A leading Arbroath figure has continued the fightback against suggestions that the coastal community is an underperforming burgh on the back foot.
After a Scottish Government think-tank last week spotlighted the historic burgh as one of half a dozen “vulnerable” Scots towns struggling against a tide of charity and discount shops on its High Street and with frayed and ageing buildings threatening its small town status, Independent councillor Bob Spink had accused the report’s author of taking a “glass half empty” view of Arboath.
Findings of the Built Environment Forum Scotland (BEFS) health check of a string of once prosperous Scottish towns were revealed amid a call from the influential group and its chairman Cliff Hague for a national small town policy to save an important part of Scotland’s makeup.
Mr Spink said it was important to recognise the challenges facing Arbroath, and other Angus burghs, but he says the perception of Arbroath is overly pessimistic.
“I am surprised at some of the conclusions reached by Cliff Hague on his brief visit to Arbroath,” he said. “I fear this is yet another cup half full, half empty scenario with emphasis on the half empty. My vision of and for Arbroath differs somewhat.
“Arbroath is still officially a ‘large’ burgh and over 23,000 inhabitants represent more than a quarter of the population of Angus.
“The Arbroath I was brought up in more than 70 years ago was a thriving tourist attraction and family holiday centre for many from the west of Scotland.
“The town’s economic strength lay in engineering, textiles and fishing, all of which were to be decimated over the years leaving Arbroath to suffer the consequences.”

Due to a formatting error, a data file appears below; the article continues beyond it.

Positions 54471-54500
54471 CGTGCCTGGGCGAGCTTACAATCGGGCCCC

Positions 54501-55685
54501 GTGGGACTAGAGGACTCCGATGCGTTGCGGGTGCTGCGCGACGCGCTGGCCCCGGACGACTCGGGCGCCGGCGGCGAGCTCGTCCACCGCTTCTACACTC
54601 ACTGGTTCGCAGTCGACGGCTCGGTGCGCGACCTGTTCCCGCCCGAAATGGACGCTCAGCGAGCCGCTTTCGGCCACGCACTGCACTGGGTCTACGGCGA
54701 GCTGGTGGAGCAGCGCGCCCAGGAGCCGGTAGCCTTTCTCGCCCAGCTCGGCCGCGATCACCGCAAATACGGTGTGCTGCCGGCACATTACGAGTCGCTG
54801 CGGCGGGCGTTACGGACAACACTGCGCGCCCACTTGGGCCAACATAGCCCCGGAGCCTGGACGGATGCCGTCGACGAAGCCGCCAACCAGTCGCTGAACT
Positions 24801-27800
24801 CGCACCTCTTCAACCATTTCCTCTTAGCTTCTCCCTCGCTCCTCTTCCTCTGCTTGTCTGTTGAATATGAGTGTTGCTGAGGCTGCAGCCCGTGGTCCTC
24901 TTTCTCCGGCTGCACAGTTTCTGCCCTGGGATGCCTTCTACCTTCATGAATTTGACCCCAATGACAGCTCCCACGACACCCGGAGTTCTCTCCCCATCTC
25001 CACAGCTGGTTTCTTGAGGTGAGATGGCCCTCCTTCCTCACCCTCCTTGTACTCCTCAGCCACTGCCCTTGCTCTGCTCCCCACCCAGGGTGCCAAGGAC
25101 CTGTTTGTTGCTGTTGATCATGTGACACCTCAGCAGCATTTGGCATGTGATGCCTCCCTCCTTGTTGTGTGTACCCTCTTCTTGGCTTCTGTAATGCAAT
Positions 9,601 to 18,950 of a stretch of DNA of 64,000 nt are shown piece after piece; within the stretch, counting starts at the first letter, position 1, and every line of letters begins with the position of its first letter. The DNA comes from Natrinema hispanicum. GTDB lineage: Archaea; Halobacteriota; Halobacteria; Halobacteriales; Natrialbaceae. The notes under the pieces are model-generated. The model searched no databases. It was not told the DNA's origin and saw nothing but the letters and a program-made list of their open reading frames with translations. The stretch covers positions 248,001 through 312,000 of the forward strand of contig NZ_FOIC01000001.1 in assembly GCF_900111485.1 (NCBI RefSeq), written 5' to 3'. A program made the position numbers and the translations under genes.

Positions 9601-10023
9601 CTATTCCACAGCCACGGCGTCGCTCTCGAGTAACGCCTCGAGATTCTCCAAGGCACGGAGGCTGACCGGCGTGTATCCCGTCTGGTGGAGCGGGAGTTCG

Mr Spink added: “As with many ‘consultants’, Mr Hague in his report points out the already known problems, without giving due weight to the green shoots of recovery we are so anxious to see and working so hard to produce.
“From one of the highest levels of unemployment in the country, Arbroath is now less than the national average,” he said.
“The marina has full occupancy of its 53 annual berths, a waiting list of 45 and the six visitor berths welcome hundreds of craft each year.
“The harbour has a healthy commercial sector engaged in shellfish activities and a number of pleasure boats.”
He continued: “The lack of further education claimed by Mr Hague does great disservice to Angus College, whose student numbers are well over 10,000.
“We need no reminding that the country is in economic crisis and a lot of pain is yet to come. However, stay-at-home holidays result from such economic depression with increasing visitor numbers near to home and, if we can attract them, they will spend money.
“Our own aim should be for a ‘golden mile’ from the harbour to the abbey, with shops, restaurants, souvenir shops, craft shops etc of a quality that will make Arbroath the magnet for visitors that it once was.”